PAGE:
·        Use knowledge of existing products to help come up with ideas

·        Develop and communicate ideas by talking and drawing

·        Model ideas by exploring materials, components and construction kits and by making templates and mock-ups

·        Use information and communication technology, where appropriate, to develop and communicate their ideas

Across KS2 pupils should:

·        Share and clarify ideas through discussion

·        Model their ideas using prototypes and pattern pieces

·        Use annotated sketches, cross-sectional drawings and exploded diagrams to develop and communicate their ideas

·        Use computer-aided design to develop and communicate this ideas

 

In early KS2 pupils should also:

·        Generate realistic ideas, focusing on the needs of the user

·        Make design decisions that take account of the availability of resources

 

In Late KS2 pupils should also:

·        Generate innovative ideas, drawing on research

·        Make design decisions, taking account of constraints such as time, resources and cost

 

 

Making Key Stage 1 Key Stage 2
Planning

Across KS1 pupils should:

·        Plan  by suggesting what to do next

·        Select from a range of tools and equipment, explaining their choices

·        Select from a range of materials and components according to their characteristics

Across KS2 pupils should:

·        Select tools and equipment suitable for the task

·        Explain their choice of tools and equipment in relation to the skills and techniques they will be using

·        Select materials and components suitable for the task

·        Explain their choice of materials and components according to functional properties and aesthetic qualities

 

In early KS2 pupils should also:

·        Order the main stages of making

 

In Late KS2 pupils should also:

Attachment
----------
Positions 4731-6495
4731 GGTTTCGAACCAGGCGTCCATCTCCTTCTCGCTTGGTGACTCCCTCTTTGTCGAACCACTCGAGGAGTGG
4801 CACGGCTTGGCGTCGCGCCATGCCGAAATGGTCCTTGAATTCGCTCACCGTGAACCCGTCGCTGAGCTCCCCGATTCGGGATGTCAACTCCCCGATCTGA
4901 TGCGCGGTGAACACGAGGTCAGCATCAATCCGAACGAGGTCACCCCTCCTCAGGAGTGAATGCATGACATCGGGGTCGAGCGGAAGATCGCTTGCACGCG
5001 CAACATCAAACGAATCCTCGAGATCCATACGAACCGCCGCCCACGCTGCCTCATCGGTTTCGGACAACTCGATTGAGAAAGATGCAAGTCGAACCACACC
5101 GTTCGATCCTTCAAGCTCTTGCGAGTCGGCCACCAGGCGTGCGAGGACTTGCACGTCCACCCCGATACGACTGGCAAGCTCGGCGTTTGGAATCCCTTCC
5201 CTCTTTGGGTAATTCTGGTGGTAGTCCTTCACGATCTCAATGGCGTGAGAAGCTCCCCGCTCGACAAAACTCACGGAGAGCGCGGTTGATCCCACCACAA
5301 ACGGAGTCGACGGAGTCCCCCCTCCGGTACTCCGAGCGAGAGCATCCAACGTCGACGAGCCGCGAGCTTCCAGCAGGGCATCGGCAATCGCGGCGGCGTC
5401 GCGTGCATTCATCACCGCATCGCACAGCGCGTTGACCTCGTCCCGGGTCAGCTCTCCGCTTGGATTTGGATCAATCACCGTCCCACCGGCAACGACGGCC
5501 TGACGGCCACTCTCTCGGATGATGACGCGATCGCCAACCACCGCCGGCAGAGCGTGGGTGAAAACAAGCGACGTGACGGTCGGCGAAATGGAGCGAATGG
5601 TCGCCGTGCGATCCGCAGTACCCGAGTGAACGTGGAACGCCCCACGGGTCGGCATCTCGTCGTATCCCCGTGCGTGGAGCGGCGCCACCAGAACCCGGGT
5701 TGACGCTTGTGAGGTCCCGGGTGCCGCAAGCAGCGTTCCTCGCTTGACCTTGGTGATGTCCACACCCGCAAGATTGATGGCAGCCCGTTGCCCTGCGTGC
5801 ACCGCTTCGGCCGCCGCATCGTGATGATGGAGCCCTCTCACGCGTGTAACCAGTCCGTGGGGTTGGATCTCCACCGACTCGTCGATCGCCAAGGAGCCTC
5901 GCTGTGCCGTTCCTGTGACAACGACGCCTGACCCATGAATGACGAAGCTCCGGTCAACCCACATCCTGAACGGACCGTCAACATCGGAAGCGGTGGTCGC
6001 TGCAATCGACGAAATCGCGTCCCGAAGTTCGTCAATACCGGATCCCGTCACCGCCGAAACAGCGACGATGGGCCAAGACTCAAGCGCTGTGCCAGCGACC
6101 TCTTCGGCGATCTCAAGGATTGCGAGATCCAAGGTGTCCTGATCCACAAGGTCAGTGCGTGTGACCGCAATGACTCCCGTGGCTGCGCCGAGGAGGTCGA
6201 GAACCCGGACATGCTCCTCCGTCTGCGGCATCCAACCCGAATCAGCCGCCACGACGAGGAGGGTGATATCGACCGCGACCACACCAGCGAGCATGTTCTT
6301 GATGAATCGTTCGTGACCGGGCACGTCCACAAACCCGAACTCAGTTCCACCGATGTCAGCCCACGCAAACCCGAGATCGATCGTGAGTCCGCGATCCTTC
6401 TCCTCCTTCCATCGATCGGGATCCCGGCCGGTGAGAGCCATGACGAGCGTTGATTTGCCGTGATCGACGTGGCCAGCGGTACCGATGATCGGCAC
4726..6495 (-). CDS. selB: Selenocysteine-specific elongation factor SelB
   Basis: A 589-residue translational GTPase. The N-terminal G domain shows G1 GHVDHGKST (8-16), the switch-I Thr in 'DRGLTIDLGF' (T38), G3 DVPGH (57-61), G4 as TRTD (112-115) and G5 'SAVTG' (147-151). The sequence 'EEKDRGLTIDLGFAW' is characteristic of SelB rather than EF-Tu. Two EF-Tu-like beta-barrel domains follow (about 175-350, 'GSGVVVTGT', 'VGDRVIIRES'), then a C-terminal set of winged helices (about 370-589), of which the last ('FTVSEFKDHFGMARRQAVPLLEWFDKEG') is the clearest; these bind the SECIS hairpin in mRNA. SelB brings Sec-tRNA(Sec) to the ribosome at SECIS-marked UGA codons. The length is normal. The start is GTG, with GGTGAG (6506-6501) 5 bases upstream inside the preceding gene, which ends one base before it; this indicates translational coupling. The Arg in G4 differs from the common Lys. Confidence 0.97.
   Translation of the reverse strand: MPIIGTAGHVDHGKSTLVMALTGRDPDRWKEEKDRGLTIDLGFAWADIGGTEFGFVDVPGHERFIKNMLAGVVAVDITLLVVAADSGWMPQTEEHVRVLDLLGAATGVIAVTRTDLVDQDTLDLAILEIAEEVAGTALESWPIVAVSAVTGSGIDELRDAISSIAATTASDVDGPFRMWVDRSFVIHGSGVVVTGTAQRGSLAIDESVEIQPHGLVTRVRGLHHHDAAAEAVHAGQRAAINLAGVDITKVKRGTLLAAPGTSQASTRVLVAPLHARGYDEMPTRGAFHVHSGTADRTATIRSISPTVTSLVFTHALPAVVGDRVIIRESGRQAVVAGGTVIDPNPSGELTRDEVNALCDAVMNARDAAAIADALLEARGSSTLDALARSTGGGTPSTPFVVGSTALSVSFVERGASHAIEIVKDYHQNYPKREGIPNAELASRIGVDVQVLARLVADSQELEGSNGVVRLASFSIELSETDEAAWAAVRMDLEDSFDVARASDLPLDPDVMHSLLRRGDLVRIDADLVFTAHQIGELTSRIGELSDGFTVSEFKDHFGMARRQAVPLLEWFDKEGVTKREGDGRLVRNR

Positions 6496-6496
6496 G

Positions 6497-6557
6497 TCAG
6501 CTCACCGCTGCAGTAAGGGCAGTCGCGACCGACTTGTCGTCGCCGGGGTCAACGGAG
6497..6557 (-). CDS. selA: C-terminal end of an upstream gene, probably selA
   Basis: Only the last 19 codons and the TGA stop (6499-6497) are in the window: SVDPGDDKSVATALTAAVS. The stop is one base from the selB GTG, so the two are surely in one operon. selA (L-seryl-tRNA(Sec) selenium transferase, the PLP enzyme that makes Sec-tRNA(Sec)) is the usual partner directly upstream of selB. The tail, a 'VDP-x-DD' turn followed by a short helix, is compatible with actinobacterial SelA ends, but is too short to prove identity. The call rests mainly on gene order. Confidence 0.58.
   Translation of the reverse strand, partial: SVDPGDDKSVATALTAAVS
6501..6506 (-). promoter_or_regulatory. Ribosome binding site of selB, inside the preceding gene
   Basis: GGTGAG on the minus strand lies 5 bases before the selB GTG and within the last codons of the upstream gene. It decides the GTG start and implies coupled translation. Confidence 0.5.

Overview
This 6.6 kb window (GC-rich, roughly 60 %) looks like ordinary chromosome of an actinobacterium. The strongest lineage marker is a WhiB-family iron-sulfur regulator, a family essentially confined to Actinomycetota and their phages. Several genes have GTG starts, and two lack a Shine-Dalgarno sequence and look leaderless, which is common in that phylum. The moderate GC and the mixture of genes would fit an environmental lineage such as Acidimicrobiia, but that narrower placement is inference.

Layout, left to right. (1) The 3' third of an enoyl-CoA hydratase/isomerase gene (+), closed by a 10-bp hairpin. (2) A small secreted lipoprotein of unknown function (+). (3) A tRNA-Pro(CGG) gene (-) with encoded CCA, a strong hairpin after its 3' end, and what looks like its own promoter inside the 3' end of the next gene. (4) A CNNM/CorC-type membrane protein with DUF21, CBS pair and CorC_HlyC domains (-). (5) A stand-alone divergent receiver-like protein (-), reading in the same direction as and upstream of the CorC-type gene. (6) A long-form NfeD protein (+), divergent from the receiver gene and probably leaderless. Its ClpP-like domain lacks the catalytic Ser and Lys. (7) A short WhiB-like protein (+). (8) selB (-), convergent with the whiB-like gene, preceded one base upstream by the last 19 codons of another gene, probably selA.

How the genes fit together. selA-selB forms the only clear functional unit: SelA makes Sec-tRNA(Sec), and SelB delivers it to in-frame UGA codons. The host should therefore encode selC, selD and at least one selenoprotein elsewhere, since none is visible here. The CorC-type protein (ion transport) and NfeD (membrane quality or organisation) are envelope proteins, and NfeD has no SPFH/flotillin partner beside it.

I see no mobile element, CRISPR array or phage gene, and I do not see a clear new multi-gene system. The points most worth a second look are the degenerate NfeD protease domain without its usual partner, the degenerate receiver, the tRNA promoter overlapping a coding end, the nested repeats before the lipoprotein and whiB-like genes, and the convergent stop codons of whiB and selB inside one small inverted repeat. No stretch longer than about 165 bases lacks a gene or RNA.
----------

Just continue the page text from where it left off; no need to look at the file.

·        Produce appropriate lists of tools, equipment and materials that they need

·        Formulate step-by-step plans as a guide to making

Practical skills and techniques

Across KS1 pupils should:

·        Follow procedures for safety and hygiene

·        Use a range of materials and components, including construction materials and kits, textiles, food ingredients and mechanical components

·        Assemble, join and combine materials and components

·        Use finishing techniques, including those from art and design

Across KS2 pupils should:

·        Follow procedures for safety and hygiene

·        Use a wider range of materials and components than KS1, including construction materials and kits, textiles, food ingredients, mechanical components and electrical components

 

In early KS2 pupils should also:

·        Measure, mark out, cut and shape materials and components with some accuracy

·        Assemble, join and combine materials and components with some accuracy

·        Apply a range of finishing techniques, including those from art and design, with some accuracy

In Late KS2 pupils should also:

·        Accurately measure, mark out, cut and shape materials and components

·        Accurately assemble, join and combine materials and components

·        Accurately apply a range of finishing techniques, including those from art and design

·        Use techniques that involve a number of steps

·        Demonstrate resourcefulness when tackling practical problems

 

Evaluating Key Stage 1 Key Stage 2
Own ideas and products

Across KS1 pupils should:

·        Talk about their design ideas and what they are making

·        Make simple judgements about their products and ideas against design criteria

·        Suggest how their products could be improved

Across KS2 pupils should:

·        Identify the strengths and areas for development in their ideas and products

·        Consider the views of others, including intended users, to improve their work

 

In early KS2 pupils should also:

·        Refer to their design criteria as they design and make

·        Use their design criteria to evaluate their completed products

 

In Late KS2 pupils should also:

·        Critically evaluate the quality of the design, manufacture and fitness for purpose of their products as they design and make

·        Evaluate their ideas and products against their original design specification

Existing products

Across KS1 pupils should:

·        What products are

·        Who products are for

·        What products are for

·        How products work

·        How products are used

·        Where products might be used

·        What materials products are made from

·        What they like and dislike about products

Across KS2 pupils should:

·        How well products have been designed